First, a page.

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I had intended for today’s post in our 2016 Advent Calendar to focus on the tasty seasonal treats we enjoy as Christmas draws nearer. One I had in mind was marzipan, the almond paste used in so many European treats and particularly popular at Christmastime. Marzipan is one of those things that people either love or really do not like. I love it.
Another subject would be Stollen, the thick, somewhat dry cake with fruit, nuts, and often a marzipan center. Coated in butter and rolled in sugar, it’s incredibly delicious. The history of Stollen is intertwined with the dietary restrictions of Advent, a fasting season which precluded use of butter. Bakers could not create such masterpieces without butter, and after ardent appeals to several popes, Pope Innocent VIII finally relented in the famous “Butter Letter” of 1490. The most celebrated Stollen still comes from Dresden and bears the name Striezel, reflected in the unusual name given to Dresden’s 582-year old Christmas market: Striezelmarkt.
All of this would have made good material for a post during Advent’s last week, a time when preparing for Christmas overtakes most kitchens. But then on December 19, a Christmas market in Berlin was the target of a cowardly and tragic attack. The count rests now at 12 dead and far more injured, some of whom will never again have normality in their lives due to this violence.
If you follow my posts, you know that I often write about Christmas markets, most recently describing this year’s construction of the Weihnachtsmarkt in our town of Weimar and about the market in Charlemagne’s town of Aachen. In addition, I returned just days ago from leading a lovely Christmas market tour for the Smithsonian from Paris to Luxembourg and then along the Mosel and Rhine Rivers. These annual holiday markets draw tourists, for sure, but they cater mostly to local residents with food, warm drinks, tiny rides for toddlers, festive displays, and kiosks filled with folk crafts and seasonal wares. While staying in Weimar before the tour began, I went daily with family and friends to stroll through the charming Christmas market.
And suddenly a scene of sweetness and cheer becomes one of horror, transformed by a deliberate act of malevolence. The Berlin Christmas market chosen as a target was clustered around a prominent German memorial site—the Kaiser Wilhelm Gedächtniskirche, a church bombed in 1943. The ragged steeple was left in partial ruins to remind passersby of the horrors of World War II and to symbolize peace and hope in its aftermath. The irony of an act of terrorism at that site is lost on no one.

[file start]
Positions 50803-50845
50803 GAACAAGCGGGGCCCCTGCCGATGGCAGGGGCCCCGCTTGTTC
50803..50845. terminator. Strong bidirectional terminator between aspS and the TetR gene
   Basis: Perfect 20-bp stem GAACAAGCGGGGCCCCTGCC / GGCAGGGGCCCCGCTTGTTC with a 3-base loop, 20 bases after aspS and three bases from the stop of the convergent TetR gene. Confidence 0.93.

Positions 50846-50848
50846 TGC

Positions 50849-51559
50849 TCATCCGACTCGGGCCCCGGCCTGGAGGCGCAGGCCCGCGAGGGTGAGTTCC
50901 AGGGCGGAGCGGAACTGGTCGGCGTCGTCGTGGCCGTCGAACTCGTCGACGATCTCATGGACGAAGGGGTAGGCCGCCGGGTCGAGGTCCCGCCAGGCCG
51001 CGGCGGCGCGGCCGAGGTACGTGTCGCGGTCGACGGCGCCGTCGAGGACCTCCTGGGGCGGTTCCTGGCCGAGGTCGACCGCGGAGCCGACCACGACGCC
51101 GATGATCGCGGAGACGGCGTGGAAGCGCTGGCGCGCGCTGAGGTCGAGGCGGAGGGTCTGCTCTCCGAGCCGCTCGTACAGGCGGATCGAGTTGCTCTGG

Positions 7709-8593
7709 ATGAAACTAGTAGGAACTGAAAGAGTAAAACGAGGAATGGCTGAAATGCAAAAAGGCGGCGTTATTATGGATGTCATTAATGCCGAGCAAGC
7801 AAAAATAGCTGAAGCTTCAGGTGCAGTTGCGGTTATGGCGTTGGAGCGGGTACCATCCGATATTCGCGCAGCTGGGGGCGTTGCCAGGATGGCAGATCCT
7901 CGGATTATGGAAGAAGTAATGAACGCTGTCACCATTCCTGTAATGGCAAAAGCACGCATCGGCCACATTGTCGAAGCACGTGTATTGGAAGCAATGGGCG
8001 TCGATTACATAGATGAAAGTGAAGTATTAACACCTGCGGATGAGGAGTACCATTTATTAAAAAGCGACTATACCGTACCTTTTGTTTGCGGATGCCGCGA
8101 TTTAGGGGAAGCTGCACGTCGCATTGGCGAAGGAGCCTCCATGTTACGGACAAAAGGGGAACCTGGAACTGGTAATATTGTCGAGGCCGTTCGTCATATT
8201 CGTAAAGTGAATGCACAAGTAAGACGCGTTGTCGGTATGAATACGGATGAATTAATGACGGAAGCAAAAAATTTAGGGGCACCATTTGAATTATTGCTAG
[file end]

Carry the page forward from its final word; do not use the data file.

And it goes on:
Each person in my tour group received a letter before the trip to inform us of the intelligence concerns that a terrorist act involving Christmas markets across Europe was a real possibility. Occasional anxious talk about the subject arose within my group, but all of us became so immersed in the beauty and delight of these markets, we put our fears to the side. I confess to thinking, once I boarded the plane to come home, that the threat had been overcome.
But I now am recalling an iconic line by the 5th-century AD Roman author Macrobius: Numquam periculum sine periculo vincitur (Danger is never surpassed without danger). The abstract fear that something “could happen” turned in an instant into an ugly scar that long will evoke fear in all who cross the site.
We struggle to understand such events that bubble up from an abyss of evil, as though understanding them might somehow lessen the pain they cause or protect us in the future. We wonder how to respond to the questions inevitably posed by our children.
Yet, we need to recall that Advent is a season of preparation, a time to ask the questions that seem to defy answers:
Therefore the Lord himself shall give you a sign; Behold, a virgin shall conceive, and bear a son, and shall call his name Immanuel. (Isaiah 7:14)
So, let us give thanks for the good fortune most of us enjoy on most days. It’s all too easy to forget those blessings. Let us offer our condolences and prayers for those whose lives are shattered. Adults understand the efficacy of such actions, so teaching them to our children needs to be a priority.
And above all, as Berlin absorbs this blow and sifts through her devastation, let us remember that our only our sure hope lies in the Child whose symbolic figure will be placed in tens of thousands of manger scenes at Christmas Eve services across the world. Some of those services will be held right around the corner in secure and pleasant neighborhoods. But many will be celebrated in places that present danger on a daily basis to both Christians and all “men of good cheer.” We have much to learn from those who go forth daily into the midst of these dangers, keeping a solid hold on Divine support with each step.